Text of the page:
It’s a pity for supermarkets that mothers do more grocery shopping than fathers. Fathers are less tightfisted in the store than mothers, according to polling data in a Yankelovich Monitor Minute issued late last month.
While 69 percent of the survey’s fathers agreed that “Food choices are the last thing I cut back on in tough economic times,” just 48 percent of the mothers said so. Fathers were also more likely than mothers (77 percent vs. 63 percent) to agree that “Despite the economy, I still try to treat myself and my family to the best brands.”
When it asked respondents to forecast their grocery-shopping behavior for the next six months, the poll (fielded in July) found mothers more apt than the fathers to have systematic money-saving practices in mind. Fifty-seven percent of mothers, vs. 45 percent of fathers, said they’d “Stick to a shopping list, making fewer impulse purchases.” Mothers were also more likely than fathers (43 percent vs. 33 percent) to say they’d “Purchase fewer indulgences or treats for yourself and/or your family at the grocery store.”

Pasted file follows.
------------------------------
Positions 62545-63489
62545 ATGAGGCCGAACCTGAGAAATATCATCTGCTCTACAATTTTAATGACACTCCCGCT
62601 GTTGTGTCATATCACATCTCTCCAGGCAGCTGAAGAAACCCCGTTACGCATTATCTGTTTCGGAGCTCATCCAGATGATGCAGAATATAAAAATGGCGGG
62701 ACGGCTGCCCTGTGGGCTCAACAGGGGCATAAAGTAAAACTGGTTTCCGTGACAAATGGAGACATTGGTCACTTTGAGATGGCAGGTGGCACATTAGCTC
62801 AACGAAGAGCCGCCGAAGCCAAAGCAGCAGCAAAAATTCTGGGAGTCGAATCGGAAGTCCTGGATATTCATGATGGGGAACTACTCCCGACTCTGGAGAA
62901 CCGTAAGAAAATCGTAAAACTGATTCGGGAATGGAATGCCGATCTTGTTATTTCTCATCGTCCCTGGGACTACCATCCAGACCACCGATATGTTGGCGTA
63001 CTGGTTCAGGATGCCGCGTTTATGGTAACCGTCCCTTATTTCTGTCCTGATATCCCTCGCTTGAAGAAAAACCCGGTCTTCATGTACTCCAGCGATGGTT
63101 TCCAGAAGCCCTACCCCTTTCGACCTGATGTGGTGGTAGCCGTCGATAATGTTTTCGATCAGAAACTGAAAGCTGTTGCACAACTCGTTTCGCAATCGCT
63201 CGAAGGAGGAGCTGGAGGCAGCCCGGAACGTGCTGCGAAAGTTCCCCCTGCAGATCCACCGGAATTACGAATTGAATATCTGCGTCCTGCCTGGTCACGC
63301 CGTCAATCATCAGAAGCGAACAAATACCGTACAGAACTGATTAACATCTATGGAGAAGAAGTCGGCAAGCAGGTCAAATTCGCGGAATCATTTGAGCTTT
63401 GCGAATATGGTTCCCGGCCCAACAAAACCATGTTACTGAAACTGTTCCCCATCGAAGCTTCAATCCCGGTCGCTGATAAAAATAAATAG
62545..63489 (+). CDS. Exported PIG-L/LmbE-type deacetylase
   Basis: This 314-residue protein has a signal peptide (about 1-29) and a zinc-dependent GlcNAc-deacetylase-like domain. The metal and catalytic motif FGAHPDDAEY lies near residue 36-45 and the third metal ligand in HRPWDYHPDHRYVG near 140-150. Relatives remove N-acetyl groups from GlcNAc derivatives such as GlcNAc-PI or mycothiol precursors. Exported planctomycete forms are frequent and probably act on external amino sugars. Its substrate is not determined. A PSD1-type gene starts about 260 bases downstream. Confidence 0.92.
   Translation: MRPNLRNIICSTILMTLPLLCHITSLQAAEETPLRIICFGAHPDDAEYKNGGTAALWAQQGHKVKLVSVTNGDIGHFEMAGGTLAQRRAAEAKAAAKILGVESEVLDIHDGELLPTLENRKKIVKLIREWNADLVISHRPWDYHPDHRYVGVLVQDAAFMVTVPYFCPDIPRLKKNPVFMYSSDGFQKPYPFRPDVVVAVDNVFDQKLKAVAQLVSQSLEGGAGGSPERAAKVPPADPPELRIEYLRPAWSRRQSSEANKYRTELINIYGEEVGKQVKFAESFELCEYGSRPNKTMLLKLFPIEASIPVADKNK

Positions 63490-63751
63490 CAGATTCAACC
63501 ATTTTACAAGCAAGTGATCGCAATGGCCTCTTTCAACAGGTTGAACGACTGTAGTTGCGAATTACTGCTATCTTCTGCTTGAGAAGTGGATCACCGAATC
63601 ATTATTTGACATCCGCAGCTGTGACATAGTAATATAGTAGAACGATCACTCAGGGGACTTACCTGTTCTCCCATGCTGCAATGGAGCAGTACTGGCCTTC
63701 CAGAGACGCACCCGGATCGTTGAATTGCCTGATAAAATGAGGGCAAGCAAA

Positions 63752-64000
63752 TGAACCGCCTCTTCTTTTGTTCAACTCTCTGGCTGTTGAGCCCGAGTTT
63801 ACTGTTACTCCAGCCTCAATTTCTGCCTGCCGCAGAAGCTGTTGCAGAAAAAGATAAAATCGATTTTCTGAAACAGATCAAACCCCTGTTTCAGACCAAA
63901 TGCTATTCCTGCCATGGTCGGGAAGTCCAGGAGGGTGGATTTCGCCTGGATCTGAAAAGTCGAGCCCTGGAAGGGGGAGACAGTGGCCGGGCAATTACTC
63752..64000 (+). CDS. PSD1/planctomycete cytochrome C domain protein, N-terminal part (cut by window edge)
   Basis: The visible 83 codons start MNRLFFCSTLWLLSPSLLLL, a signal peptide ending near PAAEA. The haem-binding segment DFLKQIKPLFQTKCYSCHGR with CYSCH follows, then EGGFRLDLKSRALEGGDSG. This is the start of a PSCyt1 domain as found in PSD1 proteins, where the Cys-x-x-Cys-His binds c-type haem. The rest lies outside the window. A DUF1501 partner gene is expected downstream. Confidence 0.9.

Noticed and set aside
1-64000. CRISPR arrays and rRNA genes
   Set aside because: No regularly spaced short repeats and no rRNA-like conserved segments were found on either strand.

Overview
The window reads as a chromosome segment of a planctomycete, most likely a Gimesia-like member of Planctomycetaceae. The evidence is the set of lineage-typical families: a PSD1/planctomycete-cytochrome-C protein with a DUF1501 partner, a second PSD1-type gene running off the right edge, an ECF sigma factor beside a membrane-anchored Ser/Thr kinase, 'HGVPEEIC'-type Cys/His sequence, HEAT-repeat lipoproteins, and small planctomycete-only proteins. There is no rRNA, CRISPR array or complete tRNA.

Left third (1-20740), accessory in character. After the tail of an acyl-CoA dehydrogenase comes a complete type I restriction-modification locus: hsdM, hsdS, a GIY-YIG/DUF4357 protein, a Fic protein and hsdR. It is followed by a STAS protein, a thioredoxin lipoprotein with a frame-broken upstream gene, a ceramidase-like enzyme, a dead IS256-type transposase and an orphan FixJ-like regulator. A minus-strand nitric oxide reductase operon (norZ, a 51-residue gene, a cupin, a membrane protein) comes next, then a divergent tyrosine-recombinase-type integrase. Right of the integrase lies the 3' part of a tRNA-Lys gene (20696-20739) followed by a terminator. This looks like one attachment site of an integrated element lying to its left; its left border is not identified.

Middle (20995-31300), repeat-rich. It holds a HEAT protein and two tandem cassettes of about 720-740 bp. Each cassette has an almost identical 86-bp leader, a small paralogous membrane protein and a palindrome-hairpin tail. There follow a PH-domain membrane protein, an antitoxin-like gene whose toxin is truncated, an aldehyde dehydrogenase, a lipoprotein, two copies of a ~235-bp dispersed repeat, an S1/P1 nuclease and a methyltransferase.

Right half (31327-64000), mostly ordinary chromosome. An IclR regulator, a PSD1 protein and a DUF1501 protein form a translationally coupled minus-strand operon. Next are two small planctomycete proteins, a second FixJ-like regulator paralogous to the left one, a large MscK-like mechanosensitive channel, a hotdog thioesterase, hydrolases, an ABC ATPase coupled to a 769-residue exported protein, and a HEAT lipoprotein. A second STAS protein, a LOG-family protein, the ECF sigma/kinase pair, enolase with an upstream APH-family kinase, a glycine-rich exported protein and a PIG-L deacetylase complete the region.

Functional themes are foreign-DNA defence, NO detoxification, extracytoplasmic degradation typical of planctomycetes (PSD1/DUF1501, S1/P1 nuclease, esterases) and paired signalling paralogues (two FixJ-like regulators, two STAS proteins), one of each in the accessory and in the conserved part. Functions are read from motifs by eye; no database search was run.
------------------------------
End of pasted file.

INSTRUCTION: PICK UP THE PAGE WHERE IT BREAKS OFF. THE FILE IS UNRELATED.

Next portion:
And what sorts of items do the mothers regard as “indulgences”? Another part of the survey shed light on this question by asking mothers to categorize various supermarket products by the “mental wallet” in which they place each of them, ranging from “indulgent” on one end of the spectrum to “basic” on the other end. Many mothers consigned some major supermarket sectors to the ranks of “indulgences,” thus making them prime candidates for cuts in spending. Forty-eight percent classified ice cream as indulgent, while 31 percent said the same about salty snacks, 29 percent about soft drinks, 16 percent about frozen/prepared chicken and 15 percent about bottled water.
The foods garnering the most votes as “basic” were Italian sauce (classified that way by 59 percent of the mothers), bottled water (57 percent), condensed soup (57 percent) and ready-to-serve soup (49 percent). Of course, one mother’s indulgence is another mother’s basic. Thus, although many mothers viewed soft drinks as indulgences, 25 percent thought quite differently and included them among their “basic” grocery items.